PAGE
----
A 10-month-old baby and seven other patients are amongst those who eight whose hearts were repaired over a week at the Obafemi Awolowo University Teaching Hospital Complex (OAUTHC), Ile-Ife, Osun State OAUTHC, for different heart problems, including holes in the heart and bad heart valves.
The cost of open heart surgery depends on the type of surgery performed on the heart. A single coronary artery bypass costs less than a double bypass or triple bypass surgical procedure. The methodology used in the open heart surgery also determines cost whether traditional or off-pump.
Cardiac care in the United States is expensive and heart bypass can cost up to $130,000 to $150,000, depending on the amount of cardiac damage, the procedure and how many grafts are being placed.
Meanwhile, Single bypass surgery averages around $15,000 to $30,000 for each graft, but costs may differ between geographic regions and hospital. A single bypass graft costs roughly $10,000 in India, and $18,500 in Singapore. In South Africa, the procedure costs roughly $12,80.
The cardiac surgical team alongside some Isreali surgeons, whom the head, OAUTHC cardiac surgical team and consultant cardiothoracic surgeon, Dr Uvie Onakpoya, said were their foreign partners, were involved in the one-week long exercise.
The hospital which commenced subsidised heart surgery in 2016, has carried out about 120 close heart and open heart repair surgeries. One was on a baby who had a wrongly connected heart-transposition of the great arteries. This was the first case of such a heart repair in West Africa.
The large vessels that carry blood from his heart to the lungs and to the body were improperly connected. Essentially, the connections in the heart were “swapped” or switched (transposed).
In Nigeria, almost 60,000 children are born every year with heart diseases. Unfortunately, a large number of them are dying because not much is being done to treat them.
Dr Onakpoya stated that at OAUTHC, Ile Ife, it was always a pleasure to help repair such heart problems given the plight of the affected children and their parents.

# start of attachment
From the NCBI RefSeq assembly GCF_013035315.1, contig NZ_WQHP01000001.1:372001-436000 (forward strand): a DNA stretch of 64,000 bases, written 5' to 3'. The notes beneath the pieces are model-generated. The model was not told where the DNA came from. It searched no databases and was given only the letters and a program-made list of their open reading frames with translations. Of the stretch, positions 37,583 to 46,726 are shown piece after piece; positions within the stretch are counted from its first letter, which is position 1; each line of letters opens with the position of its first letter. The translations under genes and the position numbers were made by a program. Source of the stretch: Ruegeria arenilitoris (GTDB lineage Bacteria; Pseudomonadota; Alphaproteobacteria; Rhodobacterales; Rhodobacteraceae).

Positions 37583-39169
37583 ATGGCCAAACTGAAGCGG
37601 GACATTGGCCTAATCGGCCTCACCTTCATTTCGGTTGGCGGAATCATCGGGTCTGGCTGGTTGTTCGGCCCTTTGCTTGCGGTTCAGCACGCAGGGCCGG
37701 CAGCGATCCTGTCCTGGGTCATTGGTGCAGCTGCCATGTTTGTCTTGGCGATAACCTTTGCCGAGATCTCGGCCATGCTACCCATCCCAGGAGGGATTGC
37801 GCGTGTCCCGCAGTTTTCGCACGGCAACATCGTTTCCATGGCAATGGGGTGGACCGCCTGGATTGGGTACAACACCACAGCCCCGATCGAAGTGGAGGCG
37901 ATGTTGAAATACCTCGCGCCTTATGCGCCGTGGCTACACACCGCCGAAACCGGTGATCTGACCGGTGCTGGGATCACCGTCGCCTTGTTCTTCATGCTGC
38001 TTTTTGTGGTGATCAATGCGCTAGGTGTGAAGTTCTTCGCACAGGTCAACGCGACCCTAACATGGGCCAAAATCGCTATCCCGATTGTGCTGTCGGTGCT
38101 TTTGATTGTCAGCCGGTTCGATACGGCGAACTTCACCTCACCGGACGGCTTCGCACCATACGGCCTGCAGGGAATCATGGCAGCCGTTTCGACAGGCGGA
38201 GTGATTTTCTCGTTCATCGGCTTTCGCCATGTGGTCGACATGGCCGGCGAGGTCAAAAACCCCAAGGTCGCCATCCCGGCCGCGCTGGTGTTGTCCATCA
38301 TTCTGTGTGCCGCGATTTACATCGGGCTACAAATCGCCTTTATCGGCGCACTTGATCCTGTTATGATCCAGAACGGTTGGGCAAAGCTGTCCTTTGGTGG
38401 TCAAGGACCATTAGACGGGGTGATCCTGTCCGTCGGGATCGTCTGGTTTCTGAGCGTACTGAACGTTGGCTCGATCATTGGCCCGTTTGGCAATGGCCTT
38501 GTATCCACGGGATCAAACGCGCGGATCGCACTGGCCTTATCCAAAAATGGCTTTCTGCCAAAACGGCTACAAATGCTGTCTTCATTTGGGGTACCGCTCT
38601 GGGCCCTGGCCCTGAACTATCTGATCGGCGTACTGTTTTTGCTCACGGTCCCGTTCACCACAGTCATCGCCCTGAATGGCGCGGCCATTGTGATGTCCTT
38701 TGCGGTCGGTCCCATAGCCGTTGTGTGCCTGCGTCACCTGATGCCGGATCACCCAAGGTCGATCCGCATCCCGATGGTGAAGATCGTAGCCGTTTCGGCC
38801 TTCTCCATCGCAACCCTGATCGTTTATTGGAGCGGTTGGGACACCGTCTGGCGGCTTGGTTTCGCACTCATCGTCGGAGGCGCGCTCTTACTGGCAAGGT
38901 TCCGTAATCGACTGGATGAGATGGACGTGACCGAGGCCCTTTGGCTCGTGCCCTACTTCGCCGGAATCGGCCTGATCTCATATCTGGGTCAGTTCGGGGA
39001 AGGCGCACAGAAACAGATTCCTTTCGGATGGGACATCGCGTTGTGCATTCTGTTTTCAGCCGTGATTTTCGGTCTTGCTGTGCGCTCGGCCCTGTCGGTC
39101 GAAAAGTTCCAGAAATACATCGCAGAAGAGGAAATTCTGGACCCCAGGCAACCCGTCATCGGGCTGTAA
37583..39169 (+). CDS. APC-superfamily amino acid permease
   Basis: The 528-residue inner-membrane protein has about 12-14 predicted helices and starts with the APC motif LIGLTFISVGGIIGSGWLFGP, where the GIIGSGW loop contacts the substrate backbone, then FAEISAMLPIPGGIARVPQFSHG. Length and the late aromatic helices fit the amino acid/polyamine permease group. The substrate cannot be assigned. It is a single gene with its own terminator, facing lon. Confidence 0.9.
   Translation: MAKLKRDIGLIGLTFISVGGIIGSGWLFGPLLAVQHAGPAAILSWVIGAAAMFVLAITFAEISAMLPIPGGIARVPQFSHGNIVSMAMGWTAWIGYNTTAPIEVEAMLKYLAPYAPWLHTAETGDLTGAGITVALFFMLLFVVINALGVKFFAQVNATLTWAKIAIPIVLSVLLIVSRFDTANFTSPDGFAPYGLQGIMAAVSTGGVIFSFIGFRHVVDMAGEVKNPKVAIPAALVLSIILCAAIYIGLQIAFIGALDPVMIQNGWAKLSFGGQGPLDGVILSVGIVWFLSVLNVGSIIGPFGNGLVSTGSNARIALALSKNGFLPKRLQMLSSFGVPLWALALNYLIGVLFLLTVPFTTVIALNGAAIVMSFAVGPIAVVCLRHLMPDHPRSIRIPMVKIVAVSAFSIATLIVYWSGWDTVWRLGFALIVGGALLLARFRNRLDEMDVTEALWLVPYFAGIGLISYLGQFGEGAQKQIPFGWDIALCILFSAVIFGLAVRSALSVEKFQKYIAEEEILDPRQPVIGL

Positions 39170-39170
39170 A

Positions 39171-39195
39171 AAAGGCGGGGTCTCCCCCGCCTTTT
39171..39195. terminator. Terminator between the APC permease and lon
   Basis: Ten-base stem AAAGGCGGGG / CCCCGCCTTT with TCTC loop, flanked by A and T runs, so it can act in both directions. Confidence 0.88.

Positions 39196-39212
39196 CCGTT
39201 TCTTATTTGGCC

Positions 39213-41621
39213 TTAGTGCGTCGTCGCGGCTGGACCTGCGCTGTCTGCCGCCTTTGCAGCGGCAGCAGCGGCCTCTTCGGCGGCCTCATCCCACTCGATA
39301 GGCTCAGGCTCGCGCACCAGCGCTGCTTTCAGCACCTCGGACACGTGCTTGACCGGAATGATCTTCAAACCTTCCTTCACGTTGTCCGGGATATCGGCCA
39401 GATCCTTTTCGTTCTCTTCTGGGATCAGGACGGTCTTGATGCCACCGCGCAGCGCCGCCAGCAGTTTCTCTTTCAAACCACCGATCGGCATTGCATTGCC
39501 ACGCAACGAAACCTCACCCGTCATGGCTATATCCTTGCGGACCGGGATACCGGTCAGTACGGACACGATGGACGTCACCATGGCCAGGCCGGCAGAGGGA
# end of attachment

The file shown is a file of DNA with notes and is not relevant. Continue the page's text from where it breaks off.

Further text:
”What the hospital offers is a much-subsidised heart surgery to encourage more children who have heart diseases to be able to access healthcare. We have had quite a number of interesting cases.
Dr Onakpoya said that congenital heart diseases are diverse and as such the extent of heart repair one child will require, including its cost, will not be the same required by another child.
According to him, “One of the cases we did on last Thursday had a hole in the lower chamber of the heart. Meanwhile, the previous day, we had operated a three-year-old child with sickle cell disease anaemia with three holes in the heart. We are able to close all of these holes.”
According to him, pneumonia occurs often in children with congenital heart disease and the reason they are brought frequently to the hospital.
The surgeon said without these defective hearts being corrected, such children probably may not live up to the age of 20 and even if he does, he will be frequently in and out of the hospital.
“They stand a higher risk of developing many problems, including brain abscesses, heart attacks, heart failures, slower growth and development and even stroke,” he declared.
The Chief Medical Director, OAUTHC, Ile Ife, Professor Victor Adetiloye, said the hospital’s cardiac centre building would be completed before the end of December to further strengthen its care and treatment of heart problems.
Professor Adetiloye said the plan was to ensure that the hospital can undertake open heart surgery every day when the cardiac centre becomes fully functional.
He added: “it will solve the problem of Intensive Care Unit space and sharing theatre room. For the past one week, other subspecialties that use where the open heart surgery is being carried out have not been able to operate.”
According to Professor Adetiloye, this one-stop cardiac centre will also house facilities for radiology services such as CT scan and ultrasound, laboratories, cart lab, clinics as well as wards for patients with heart problems.
The CMD, who described the hospital’s cardiac team as a committed set, said the hospital now has three cardiothoracic surgeons that can carry out open-heart surgeries, two perfusionists, many theatre nurses as well as an anesthesiologist with a bias for cardiac surgery. He asked that Nigerians stop seeing congenital heart disease as non existent in Nigeria.
“We are making more diagnosis of congenital heart disease more than ever before, that is why it appears as if they are new. They have always been there; some of them die quietly at home,” he added.
Currently, Professor Adetiloye said OAUTHC, Ile-Ife is leading other public hospitals in the number of open-heart surgeries it has done consistently since 2016.
The don, who stated that OAUTHC, Ile Ife could be designated a centre of excellence for cardiac care, said doing so will also require that it is adequately equipped and funded to ensure more Nigerians have access to high-quality treatment and care for heart problems.
He said training of health personnel to ensure optimal heart treatment and care is also pivotal for such a centre of excellence for cardiac care.
“As we bring in new facilities, training must go with them. Nigerians need not go on medical tourism with what we have been able to achieve in the last two and a half years
“Our surgeons have consistently been doing all the open-heart surgery. We only reserve those ones that are so complicated for the time when our partners come,” Professor Adetiloye said.
Source – Nigeria Tribune